What’s the difference between Categories and Tags?

Sorting Your Content

Categories are meant for broad grouping of your posts. Think of these as general topics or the table of contents for your site. Categories are there to help identify what your blog is really about. It is to assist readers finding the right type of content on your site. Categories are hierarchical, so you can sub-categories.

Tags are meant to describe specific details of your posts. Think of these as your site’s index words. They are the micro-data that you can use to micro-categorize your content. Tags are not hierarchical.

For example if you have a personal blog where you write about your life. Your categories can be something like: Music, Food, Travel, Rambling, and Books. Now when you write a post about something that you ate, you will add it in the Food category. You can add tags like pizza, pasta, steak etc.

One of the biggest difference between tags and categories is that you MUST categorize your post. You are not required to add any tags. If you do not categorize your post, then it will be categorized under the “uncategorized” category.

 

 

[LaTeX] subfigures with captions

This post provides Latex code examples for how to generate sub-figures with and without captions.

  • Sub-figures with captions
\documentclass{article}
\usepackage{graphicx, caption, subcaption}
\begin{document}
  This article is about ....

\begin{figure}
 \begin{subfigure}{0.96\textwidth} 
     \includegraphics[width=\textwidth]{subfig1} 
     \caption{subfig 1 caption text here}
 \end{subfigure} 
 \centering  %note: this centering command applies to subfig1
 \hfill
 \begin{subfigure}{0.47\textwidth}
     \includegraphics[width=\textwidth]{subfig2}
     \caption{subfig 2 caption text here}
 \end{subfigure}
 \hfill
 \begin{subfigure}{0.47\textwidth}
     \includegraphics[width=\textwidth]{subfig3}
     \caption{subfig 3 caption text here}
 \end{subfigure}
 \caption{the overall fig caption text here}
 \label{fig:subfig_example} % Give a unique label
\end{figure}

\end{document}
  • Sub-figures without caption
\documentclass{article}
\usepackage{graphicx}
\begin{document}
  This article is about ....

%*For figures without sub-captions
\begin{figure}
    \includegraphics[width=0.96\textwidth]{subfig1}
    \centering 
    \hfill
    \includegraphics[width=.48\textwidth]{subfig2} 
    \hfill
    \includegraphics[width=.48\textwidth]{subfig3}
    % figure caption is below the figure
    \caption{figure caption text here}
 \label{fig:subfig_example2} % Give a unique label
 \end{figure}
 
\end{document}

How to annotate / add markup to a screenshot on a Mac

This post introduces how to annotate/ add markup to a screenshot on Mac.

Adding markup to a screenshot simply means adding things like text, underlines, circles, boxes, and arrows to the screenshot to further highlight or draw attention to certain details within the image. Markup is useful if you want to make quick notes for designers, make corrections to homework, or mark areas of interest within html code to website developers.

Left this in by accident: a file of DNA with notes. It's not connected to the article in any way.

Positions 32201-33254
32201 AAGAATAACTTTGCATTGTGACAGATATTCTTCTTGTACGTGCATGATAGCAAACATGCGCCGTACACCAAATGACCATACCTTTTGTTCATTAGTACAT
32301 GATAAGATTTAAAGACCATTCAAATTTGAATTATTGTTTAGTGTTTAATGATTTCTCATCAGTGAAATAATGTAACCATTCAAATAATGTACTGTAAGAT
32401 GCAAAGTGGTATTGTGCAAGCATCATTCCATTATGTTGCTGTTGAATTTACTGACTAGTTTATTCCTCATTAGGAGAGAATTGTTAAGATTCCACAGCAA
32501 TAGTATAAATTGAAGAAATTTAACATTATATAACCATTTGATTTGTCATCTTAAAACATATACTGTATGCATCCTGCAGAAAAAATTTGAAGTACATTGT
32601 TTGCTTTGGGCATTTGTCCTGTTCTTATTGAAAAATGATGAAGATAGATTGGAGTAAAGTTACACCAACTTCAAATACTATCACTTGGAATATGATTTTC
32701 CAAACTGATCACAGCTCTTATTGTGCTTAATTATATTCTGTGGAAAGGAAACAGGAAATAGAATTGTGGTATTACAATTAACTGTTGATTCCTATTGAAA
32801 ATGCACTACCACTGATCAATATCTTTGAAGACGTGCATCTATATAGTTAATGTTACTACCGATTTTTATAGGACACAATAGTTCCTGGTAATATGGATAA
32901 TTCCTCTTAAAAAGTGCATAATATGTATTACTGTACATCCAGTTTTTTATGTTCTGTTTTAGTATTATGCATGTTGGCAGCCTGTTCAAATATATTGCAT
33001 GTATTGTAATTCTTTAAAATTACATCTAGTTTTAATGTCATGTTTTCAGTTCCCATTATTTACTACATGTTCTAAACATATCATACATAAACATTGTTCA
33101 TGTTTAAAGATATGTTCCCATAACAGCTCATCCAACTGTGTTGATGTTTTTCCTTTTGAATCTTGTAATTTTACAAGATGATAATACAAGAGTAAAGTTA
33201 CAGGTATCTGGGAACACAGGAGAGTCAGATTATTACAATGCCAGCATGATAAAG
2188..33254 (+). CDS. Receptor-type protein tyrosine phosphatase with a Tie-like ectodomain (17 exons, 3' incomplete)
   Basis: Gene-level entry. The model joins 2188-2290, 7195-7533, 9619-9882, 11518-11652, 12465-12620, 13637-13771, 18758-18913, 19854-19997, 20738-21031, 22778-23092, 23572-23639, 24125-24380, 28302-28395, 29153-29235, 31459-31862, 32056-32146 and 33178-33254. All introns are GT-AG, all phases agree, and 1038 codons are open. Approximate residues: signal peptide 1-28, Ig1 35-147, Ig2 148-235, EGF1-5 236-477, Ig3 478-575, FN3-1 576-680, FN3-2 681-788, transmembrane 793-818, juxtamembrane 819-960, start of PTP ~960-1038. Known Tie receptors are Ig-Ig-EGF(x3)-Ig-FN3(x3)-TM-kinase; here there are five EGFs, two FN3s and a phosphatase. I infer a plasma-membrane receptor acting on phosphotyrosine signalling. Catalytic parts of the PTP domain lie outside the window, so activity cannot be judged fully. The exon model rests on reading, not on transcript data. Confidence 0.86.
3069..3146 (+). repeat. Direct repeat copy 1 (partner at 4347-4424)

These steps show you how to add markup to screenshots without first saving the screenshot and then having to use image editing software:

  1. Hold the CTRL key while holding the command and SHIFT buttons. Press 3 for capturing the full screen, press 4 for a part of the screen, and press 4 followed by the spacebar for a window. This will hold the screenshot in the clipboard.
  2. Open the Preview application on your Mac and then using the following shortcut to view the image from the clipboard in Preview.
command +   N

3. Use the tools within Preview to make changes such as cropping the image, inserting caption text, and adding coloured shapes.

4. To copy the new edited image to clipboard before pasting into your email or document, press command +  A keys to select the full image and then press the command + C keys.

 

Reference:

Install DB Browser for SQLite on Ubuntu 16.04

This post introduces how to install DB Browser for SQLite on Ubuntu 16.04.

For Ubuntu and derivaties, @deepsidhu1313 provides a PPA with the latest release at here:

https://launchpad.net/~linuxgndu/+archive/ubuntu/sqlitebrowser

Step 1: Add the PPA shown above by issuing the following command in your terminal:

$ sudo add-apt-repository -y ppa:linuxgndu/sqlitebrowser

Step 2: Update the cache using:

$ sudo apt-get update

Step 3: Install the DB Browser for SQLite package by issuing the following command:

$ sudo apt-get install sqlitebrowser

 

Reference:

http://sqlitebrowser.org/

[LaTeX] Add appendices in an article

This post introduces how to add appendices to an article.

The command \appendix  is included in all basic class files, so you do not need to include any extra package to add appendix, unless the journal that you aim at has specific appendix style requirements.

\begin{document}

\section{Your section name here}
\section{Your section name here}

% Activate the appendix in the doc
% from here on sections are numerated with capital letters 
\appendix

\section{Appendix A title here}
\subsection{Appendix subsection title here}
\subsection{Appendix subsection  title here}